Five House Rules

On Saturday when I was hooking up redirects from my old site, Talen’s Forge, I found an even older version of the site that had my old house rules from 2004. Some of them I’ve since found better solutions to, but here are the best of what I’d keep.

  1. No players lagging behind on XP. If a new character joins an existing game, they start with the same XP as the average of the rest of the party. Further, no player shall ever be more than one full level behind the highest level player character. In practice, a player lagging several levels behind is no good.
  2. Raised characters suffer only temporary negative levels. You can thank Andy Collins for this idea. A character who is raised suffers a negative level until the next time he levels up. The negative level cannot be removed before then by any means, short perhaps of a wish. This discourages players from simply abandoning their character for a new one to gain new equipment and avoid level loss.
  3. Ability scores for familiars and animal companions are rolled as a player character, instead of picking average. With this setup, players put more pride in their animal. It’s much more personal when you get lucky and roll a 17 or 18 for this bear, and need to go through character generation to get a new one.
  4. Starting gear is determined by DM. One of the oddities of third edition high-level play is that you’re able to pick your own starting gear. I don’t like this. Newly created characters, having had the luxury of picking from the list, are more powerful than organic characters, who must either deal with what they find or sell unwanted material at half-price.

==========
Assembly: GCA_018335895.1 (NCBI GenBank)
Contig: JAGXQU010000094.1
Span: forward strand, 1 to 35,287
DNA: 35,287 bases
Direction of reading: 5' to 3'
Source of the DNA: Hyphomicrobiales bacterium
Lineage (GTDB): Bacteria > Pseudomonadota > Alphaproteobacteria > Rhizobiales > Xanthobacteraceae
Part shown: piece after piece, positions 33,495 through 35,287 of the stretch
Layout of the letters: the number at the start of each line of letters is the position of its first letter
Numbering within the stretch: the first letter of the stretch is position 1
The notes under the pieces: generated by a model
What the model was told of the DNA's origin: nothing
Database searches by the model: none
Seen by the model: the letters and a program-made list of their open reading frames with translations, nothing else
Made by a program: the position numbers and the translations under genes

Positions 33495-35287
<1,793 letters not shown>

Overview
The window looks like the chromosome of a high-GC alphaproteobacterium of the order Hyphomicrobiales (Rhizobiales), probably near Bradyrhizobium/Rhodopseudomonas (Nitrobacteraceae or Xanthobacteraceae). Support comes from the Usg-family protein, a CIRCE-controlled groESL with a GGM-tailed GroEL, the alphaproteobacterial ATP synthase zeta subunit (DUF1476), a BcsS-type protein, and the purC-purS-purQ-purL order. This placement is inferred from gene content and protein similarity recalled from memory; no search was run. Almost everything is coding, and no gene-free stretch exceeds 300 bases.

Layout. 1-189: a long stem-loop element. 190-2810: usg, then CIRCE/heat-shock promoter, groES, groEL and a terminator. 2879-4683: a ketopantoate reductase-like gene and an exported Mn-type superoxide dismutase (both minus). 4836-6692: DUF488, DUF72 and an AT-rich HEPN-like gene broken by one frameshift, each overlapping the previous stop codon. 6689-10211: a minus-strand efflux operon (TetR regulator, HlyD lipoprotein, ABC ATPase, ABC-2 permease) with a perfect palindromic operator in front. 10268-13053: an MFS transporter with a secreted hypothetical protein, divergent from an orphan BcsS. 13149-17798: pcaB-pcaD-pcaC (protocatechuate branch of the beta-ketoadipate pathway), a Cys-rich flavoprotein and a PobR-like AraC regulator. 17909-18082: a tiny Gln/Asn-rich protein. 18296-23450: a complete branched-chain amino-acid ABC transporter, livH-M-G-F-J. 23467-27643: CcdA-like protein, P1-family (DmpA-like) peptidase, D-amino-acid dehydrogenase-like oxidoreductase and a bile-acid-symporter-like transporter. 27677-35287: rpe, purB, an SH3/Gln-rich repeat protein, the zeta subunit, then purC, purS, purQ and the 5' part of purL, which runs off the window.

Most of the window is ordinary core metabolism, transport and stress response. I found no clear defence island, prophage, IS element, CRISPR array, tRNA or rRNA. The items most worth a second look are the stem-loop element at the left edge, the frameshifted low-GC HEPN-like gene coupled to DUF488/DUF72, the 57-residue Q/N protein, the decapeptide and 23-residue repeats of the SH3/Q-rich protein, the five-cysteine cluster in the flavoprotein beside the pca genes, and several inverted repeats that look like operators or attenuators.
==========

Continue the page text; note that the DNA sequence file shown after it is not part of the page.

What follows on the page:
5. If the party forgets to loot the bodies, the party forgets to loot the bodies. Corollary: If nobody writes it down, you left it in the dungeon.

I came up with some summoning variant rules too, which I’ll see about posting in a few days’ time. See you then.

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Comments (3)

Jeff (November 17th, 2007)

Just found your blog. You’ve got some good stuff in here. Keep em coming!

Zaratustra (November 17th, 2007)

I don’t know the level-up rules for 3D&D, but for AD&D I liked to let the players level up when and only when they slept. Of course, my group had no sleep-scummers.

KasraKhan (July 19th, 2008)

1. I actually force new characters to start at lower levels, forcing the higher players to actually play protector. Of course, I soon catch them up to the others, but it adds for some interesting gameplay.

2. I don’t allow any return-from-death spells in my setting, except Raise Dead that must be cast the turn of or the turn after the PC’s death. Death in my campaigns is much more mysterious than in normal D&D.

3. I already use this idea! In fact, I once had (running a campaign allowing for ECL’s) one player decide to become another’s familiar. The familiar was a wyrmling black dragon, the master an Ogre sorceror. Strange choice, oddly effective.

4. I don’t give the new characters new gear. They get level 1 gear as per making a new character, and must simply use their old character’s gear or other items hanging around the ole warehouse or unused in companions’ backpacks. Gives the PCs a reason to keep a few extra of those Cloaks they got off of those drow assassins they thwarted…

5. Absolutely. And no “I’ll write it down later…”

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